Currently all infrared imagers are made of III-V semiconductors or temperature sensing materials. Ultimately, however, all of these materials have to interface with silicon because that is the only material where the detected signal can be processed and turned into usable digital information. Integrating a different material with a silicon CMOS chip is complicated, and it is the main reason why IR cameras are expensive. In comparison, silicon image sensors are cheap and come in impressively large pixel formats.
Therefore, extending the absorption spectrum of silicon beyond 1.0 μm is of great interest. Schottky-barrier detectors (SBDs) made from silicide/silicon heterojunctions are a low-cost solution for monolithically integrated infrared photodetectors on silicon. Early research in SBDs was focused primarily on the PtSi/p-Si heterojunction for thermal imaging in the 3—5 μm. However, these materials never reached their full potential due to low external quantum efficiencies. In an effort to improve IQE, we have been working on NiSi films.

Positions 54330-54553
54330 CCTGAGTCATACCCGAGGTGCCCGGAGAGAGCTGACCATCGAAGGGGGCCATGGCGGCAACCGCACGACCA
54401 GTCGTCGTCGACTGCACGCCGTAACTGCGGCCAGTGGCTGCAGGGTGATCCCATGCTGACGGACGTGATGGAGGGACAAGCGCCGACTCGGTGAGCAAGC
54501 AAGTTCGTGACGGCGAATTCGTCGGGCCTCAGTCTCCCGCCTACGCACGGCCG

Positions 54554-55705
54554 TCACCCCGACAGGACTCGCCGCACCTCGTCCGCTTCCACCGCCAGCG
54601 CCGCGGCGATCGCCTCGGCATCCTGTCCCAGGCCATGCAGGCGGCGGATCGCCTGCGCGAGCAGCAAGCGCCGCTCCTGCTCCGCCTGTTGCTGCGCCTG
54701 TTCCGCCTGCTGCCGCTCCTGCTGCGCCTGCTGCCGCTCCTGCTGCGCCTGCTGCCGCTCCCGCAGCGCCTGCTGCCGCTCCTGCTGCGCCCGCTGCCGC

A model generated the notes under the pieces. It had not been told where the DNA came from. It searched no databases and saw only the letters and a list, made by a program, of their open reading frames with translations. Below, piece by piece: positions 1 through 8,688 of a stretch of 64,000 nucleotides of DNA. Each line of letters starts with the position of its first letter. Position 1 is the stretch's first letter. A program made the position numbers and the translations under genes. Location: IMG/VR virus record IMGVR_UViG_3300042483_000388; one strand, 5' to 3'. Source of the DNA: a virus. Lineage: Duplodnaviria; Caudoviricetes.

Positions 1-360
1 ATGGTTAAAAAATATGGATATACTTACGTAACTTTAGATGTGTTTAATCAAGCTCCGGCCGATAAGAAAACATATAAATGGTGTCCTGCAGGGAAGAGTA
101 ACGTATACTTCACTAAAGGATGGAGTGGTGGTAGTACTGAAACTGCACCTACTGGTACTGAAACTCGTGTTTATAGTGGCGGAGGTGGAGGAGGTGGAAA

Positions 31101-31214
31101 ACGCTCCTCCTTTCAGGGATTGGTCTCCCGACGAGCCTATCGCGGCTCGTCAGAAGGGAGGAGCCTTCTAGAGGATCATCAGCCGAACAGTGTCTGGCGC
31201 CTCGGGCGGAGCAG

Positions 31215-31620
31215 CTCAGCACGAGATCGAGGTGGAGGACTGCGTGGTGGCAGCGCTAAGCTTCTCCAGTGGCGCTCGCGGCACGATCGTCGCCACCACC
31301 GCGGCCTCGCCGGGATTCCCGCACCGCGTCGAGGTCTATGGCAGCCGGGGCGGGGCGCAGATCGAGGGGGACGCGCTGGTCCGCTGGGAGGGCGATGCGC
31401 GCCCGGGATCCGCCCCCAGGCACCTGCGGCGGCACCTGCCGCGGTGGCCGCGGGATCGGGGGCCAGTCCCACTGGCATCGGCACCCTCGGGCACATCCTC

Nickel-Silicide detector configurations
640x512 SWIR (1.5um) image from the NiSi array
- Joshua Duran and Andrew M. Sarangan. “Schottky-Barrier Photodiode Internal Quantum Efficiency Dependence on Nickel Silicide Film Thickness”. IEEE Photonics Journal, pages 1–1, 2019. doi:10.1109/JPHOT.2018.2886556